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No. 2025:

Today, our last universal common ancestor. The University of Houston's College of Engineering presents this series about the machines that make our civilization run, and the people whose ingenuity created them.

You may've noticed that I pick my stories from history. I usually leave current science and technology to reporters, since their material doesn't have to rerun at a later date. Current ideas in science and technology are always in a state of flux.

Take the matter of our Last Universal Common Ancestor, called LUCA for short. As we've gained the ability to trace our evolution backward, using DNA, many important things have come to light. We've learned, for example, how little humans and chimpanzees differ genetically. We've determined that humans, horses, and cats, have diverged more than rodents have, from the common ancestor of us all. 

But the tantalizing question is, who was that common ancestor -- an ape, a primitive horse, a fish? All of them had other forebears. We know that many, fairly-advanced beings were not in our own direct ancestral tree -- the Neanderthals, for example, or for that matter, even the monkeys. 

So science writer Garry Hamilton looks at attempts to determine how far back to we must go to find the common ancestor of all life on earth. Many primitive organisms existed, but which was our historical Adam? 

That question has dogged us since Darwin. Darwin himself wasn't sure whether all living creatures shared a single tree. But the complexity of DNA suggests that all living creatures have at least been kin since DNA came into being. DNA secures the kinship among animals, fungi, plants, and algae. So people who ask the LUCA question are looking back much further than any of these. 

For a while, evidence suggested that our LUCA ancestor was a bacterium. But here a problem arises because of the speed with which bacteria evolve. After all, we can watch them evolve in the laboratory. That distorts our attempts to trace them backward in time.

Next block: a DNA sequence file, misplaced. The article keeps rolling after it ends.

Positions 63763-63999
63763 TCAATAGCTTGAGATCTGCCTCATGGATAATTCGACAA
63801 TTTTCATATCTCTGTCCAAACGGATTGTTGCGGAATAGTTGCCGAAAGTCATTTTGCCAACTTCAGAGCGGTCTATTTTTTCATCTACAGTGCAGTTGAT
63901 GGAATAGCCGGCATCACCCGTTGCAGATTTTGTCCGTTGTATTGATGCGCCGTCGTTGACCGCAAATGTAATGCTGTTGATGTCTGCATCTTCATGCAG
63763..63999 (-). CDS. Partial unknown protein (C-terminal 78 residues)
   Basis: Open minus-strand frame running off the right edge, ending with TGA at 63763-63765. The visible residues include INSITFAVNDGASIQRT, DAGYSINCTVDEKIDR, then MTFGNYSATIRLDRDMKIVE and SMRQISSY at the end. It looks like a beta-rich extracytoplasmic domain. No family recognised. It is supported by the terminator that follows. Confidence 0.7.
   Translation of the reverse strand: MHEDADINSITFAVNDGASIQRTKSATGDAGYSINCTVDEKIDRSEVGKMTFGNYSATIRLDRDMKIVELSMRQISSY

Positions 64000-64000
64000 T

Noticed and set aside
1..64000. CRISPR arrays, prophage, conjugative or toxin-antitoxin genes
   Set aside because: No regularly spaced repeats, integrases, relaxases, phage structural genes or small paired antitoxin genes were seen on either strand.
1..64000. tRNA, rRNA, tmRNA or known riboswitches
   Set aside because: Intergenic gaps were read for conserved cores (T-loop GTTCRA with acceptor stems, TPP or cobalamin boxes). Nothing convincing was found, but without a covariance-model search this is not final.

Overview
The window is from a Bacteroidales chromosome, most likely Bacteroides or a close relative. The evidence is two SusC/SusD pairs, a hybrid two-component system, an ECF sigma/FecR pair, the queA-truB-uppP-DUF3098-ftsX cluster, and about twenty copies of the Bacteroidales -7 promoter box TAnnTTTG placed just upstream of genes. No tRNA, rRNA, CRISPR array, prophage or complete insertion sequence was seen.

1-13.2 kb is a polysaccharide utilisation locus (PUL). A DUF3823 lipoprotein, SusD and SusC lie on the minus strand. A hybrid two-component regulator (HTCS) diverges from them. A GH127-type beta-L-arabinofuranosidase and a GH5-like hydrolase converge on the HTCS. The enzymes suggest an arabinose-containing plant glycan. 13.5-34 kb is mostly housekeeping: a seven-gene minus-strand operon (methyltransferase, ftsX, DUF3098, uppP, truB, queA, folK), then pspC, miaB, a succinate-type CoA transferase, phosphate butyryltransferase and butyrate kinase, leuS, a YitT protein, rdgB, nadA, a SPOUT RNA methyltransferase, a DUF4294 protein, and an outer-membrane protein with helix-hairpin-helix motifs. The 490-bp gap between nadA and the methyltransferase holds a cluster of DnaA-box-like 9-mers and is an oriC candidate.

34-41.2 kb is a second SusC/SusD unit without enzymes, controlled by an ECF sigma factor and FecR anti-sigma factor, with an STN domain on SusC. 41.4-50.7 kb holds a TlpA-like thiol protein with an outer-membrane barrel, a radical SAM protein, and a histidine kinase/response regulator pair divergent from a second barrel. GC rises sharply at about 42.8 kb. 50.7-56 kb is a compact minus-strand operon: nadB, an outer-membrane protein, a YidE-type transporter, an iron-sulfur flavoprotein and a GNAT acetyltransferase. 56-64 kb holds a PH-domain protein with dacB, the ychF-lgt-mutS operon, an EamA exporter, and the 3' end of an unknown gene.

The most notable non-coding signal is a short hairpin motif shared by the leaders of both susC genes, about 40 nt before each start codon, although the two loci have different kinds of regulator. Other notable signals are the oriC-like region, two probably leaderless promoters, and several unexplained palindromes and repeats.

So the emphasis shifts to determining the genetic structure of the minimal organism that could have evolved. Perhaps there never was just one LUCA -- but, instead, a general stew of organisms out of which several sets of organisms came. 

The question spins on today, in 2005. If we should rerun this program in three, or ten, years, things will already have shifted. Answers to questions about our origins (planetary or biological) are adding up at a furious rate.

As they do, anti-evolutionists evolve new arguments. Few still claim a 9000-year-old Adam. But now the term Intelligent Design, first coined by scientists, becomes a rallying cry against letting science reveal what it will. Naturally such unresolved questions as LUCA poses are aggravating if we dislike having to see through a glass darkly. That's a pity; for, if answers lead to new questions, we need to remember that questions also lead to new answers. And those answers increasingly display a complex, tantalizing universe that grows more awesome with each new revelation.

I'm John Lienhard, at the University of Houston, where we're interested in the way inventive minds work.

(Theme music)

G. Hamilton, Mother Superior. New Scientist, Sept. 3-9, 2005, pp. 26-29 and Cover.

See also, Patrick Forterre's article.

My thanks to Carol Lienhard for suggesting the topic and to Richard Willson, UH Chemical Engineering, for his counsel.

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Cookie with a DNA imprint, made for a reception in honor of James Watson, co-Nobel Prize winner for the discovery of DNA